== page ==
Cheerleading distinguishes American football from all other sports. Not that other sports lack the assistance of organized supportive groups which have their unique stories, but rarely do these groups perform such a show during the match, requiring as much skills and talent as the team they are supporting. Today cheerleaders are predominantly female but, believe it or not, women weren’t allowed to join cheerleading teams until 1923.
The roots of cheerleading can be traced back 1883, when a trend of united cheering and chanting at sports games was spreading. However, it was at Princeton University that the first official cheer was performed in 1884. Students from the university formed an all-male pep club and got the idea of cheering the university team and rousing the audience, so they came up with a catchy cheer:
Ray, Ray, Ray!
Tiger, Tiger, Tiger!
Sis, Sis, Sis!
Boom, Boom, Boom
Aaaaah! Princeton, Princeton, Princeton!
A few years later, Princeton graduate Thomas Peebles took the trend to the University of Minnesota and inspired Johnny Campbell, a student of medicine, to assemble an all men (again) group to support the university team at a time when their spirits were as low as their points.
It was during a game on November 2, 1889, that Johnny grabbed a megaphone and revived the team, spurring them to victory with the first organized cheer:
“Rah, Rah, Rah!
And ever since that November, Campbell is recognized as the world’s first official cheerleader.
Cheerleading spread among young men at the university like a fever. It became prestigious to be a cheerleader. There was even a cheer fraternity, Gamma Sigma, created in 1903 at the University of Minnesota. It had six members who were previously part of the “Yell Squad.” In the following decade, the cheerleading trend spread across the universities in the United States. Even future Presidents Dwight Eisenhower and Franklin Roosevelt were members of cheer groups when they were in college.
And it wasn’t until 1923 that women were allowed to become cheerleaders. When women joined the all-male cheerleaders groups, they started wearing a recognizable outfit that consisted of the varsity sweaters and ankle-length skirts. With the outbreak of World War II, many young men chose to skip cheerleading and joined the military. Girls now dominated cheerleading, and they took it to another level. Besides the catchy yelling, they included dance, gymnastics, and showy stunts. And in the early 1930s paper pom-poms were introduced, which started being manufactured from vinyl in 1965.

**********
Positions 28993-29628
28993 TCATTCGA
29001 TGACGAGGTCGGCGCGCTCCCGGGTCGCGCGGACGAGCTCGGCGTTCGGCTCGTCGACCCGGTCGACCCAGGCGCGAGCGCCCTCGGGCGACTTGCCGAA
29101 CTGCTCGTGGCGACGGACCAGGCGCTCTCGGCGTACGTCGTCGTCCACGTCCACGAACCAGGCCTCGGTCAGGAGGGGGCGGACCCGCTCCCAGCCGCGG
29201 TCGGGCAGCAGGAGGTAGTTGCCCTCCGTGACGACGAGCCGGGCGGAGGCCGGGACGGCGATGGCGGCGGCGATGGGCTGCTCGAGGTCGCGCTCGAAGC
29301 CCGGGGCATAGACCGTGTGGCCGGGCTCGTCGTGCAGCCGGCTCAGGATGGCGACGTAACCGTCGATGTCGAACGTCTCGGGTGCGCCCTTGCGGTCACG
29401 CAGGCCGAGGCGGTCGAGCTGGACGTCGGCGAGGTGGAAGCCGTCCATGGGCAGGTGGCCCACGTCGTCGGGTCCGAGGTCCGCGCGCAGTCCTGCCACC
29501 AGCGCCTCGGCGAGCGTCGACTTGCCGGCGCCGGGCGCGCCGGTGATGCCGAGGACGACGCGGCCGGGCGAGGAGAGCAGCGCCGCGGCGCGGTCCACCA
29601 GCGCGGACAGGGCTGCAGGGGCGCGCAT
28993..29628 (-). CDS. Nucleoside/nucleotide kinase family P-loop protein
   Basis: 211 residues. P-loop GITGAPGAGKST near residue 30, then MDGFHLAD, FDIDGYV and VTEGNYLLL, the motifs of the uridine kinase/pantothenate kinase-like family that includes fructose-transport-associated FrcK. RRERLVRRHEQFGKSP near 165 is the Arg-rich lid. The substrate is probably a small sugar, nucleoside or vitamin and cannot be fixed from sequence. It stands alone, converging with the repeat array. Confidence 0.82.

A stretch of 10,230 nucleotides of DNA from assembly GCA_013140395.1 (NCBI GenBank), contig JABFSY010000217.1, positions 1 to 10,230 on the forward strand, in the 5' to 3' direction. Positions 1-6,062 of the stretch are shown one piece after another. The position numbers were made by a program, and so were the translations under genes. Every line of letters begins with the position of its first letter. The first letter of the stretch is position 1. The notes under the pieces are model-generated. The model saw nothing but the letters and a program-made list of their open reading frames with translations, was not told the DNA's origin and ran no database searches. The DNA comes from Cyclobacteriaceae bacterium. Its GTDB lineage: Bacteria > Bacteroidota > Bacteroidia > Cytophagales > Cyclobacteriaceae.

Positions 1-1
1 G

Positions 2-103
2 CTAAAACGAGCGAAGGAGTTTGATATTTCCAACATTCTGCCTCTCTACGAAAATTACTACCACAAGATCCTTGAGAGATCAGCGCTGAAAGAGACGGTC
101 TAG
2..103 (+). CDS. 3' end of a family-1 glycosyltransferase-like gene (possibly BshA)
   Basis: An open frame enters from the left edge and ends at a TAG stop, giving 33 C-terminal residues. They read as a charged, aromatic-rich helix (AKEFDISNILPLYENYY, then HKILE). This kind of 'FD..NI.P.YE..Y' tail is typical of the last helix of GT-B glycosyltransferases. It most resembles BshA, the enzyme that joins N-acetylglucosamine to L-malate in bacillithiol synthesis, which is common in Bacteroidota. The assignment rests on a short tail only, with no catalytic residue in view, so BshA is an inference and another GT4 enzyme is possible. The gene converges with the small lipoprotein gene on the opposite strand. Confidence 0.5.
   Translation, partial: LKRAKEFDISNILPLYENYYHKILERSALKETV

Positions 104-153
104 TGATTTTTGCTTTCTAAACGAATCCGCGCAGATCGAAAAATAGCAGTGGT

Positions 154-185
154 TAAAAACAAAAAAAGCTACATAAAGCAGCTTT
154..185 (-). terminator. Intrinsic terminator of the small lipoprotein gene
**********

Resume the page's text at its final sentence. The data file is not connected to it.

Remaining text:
Cheerleading was evolving, from a sideline support at football games to a competitive pursuit in of itself. So, in 1948, a former Southern Methodist University cheerleader, Lawrence “Herkie” Herkimer, established the National Cheerleaders Association (NCA). The first documented cheer clinic took place in Huntsville, Texas, in 1950, and 52 girls participated. The NCA is still one of the leading cheerleading organizations in the U.S. with hundreds of camps and competitions going on all year round.
Herkie invented many of the elements by which cheerleading is recognizable today. He created the Cheerleader & Danz Team company for manufacturing cheerleaders uniforms. As for the choreography, he was the one who came up with the jump which is now called the “Herkie,” and the spirit stick. Due to his contribution, Herkimer is known as “the Godfather of cheerleading.”
As cheerleading evolved, there was not a college nor a high school that didn’t have cheerleaders by 1960. The sport got serious and by the end of the 1960s professional cheerleading was introduced under the National Football League. The leaders at the time were the Dallas Cowboys Cheerleaders, who debuted in the 1972-73 season but were mostly remembered for their performance in Super Bowl X in 1976.
“The Top Ten College Cheerleading Squads” and “Cheerleader All America” were some of the most popular competitions for cheerleaders, where the awards were distributed by the World Cheerleading Association (WCA), then known as the International Cheerleading Foundation. In 1997, cheerleading was recognized as an independent sport, and in 1999 it was given official approval.
Although it started as an all-male, prestigious club, today 97 percent of professional cheerleaders are female. However, in college, men participate in the sport up to 50 percent. It is certainly interesting how men yelling a catchy cheer evolved into mainly female competitive gymnastics and an officially recognized sport.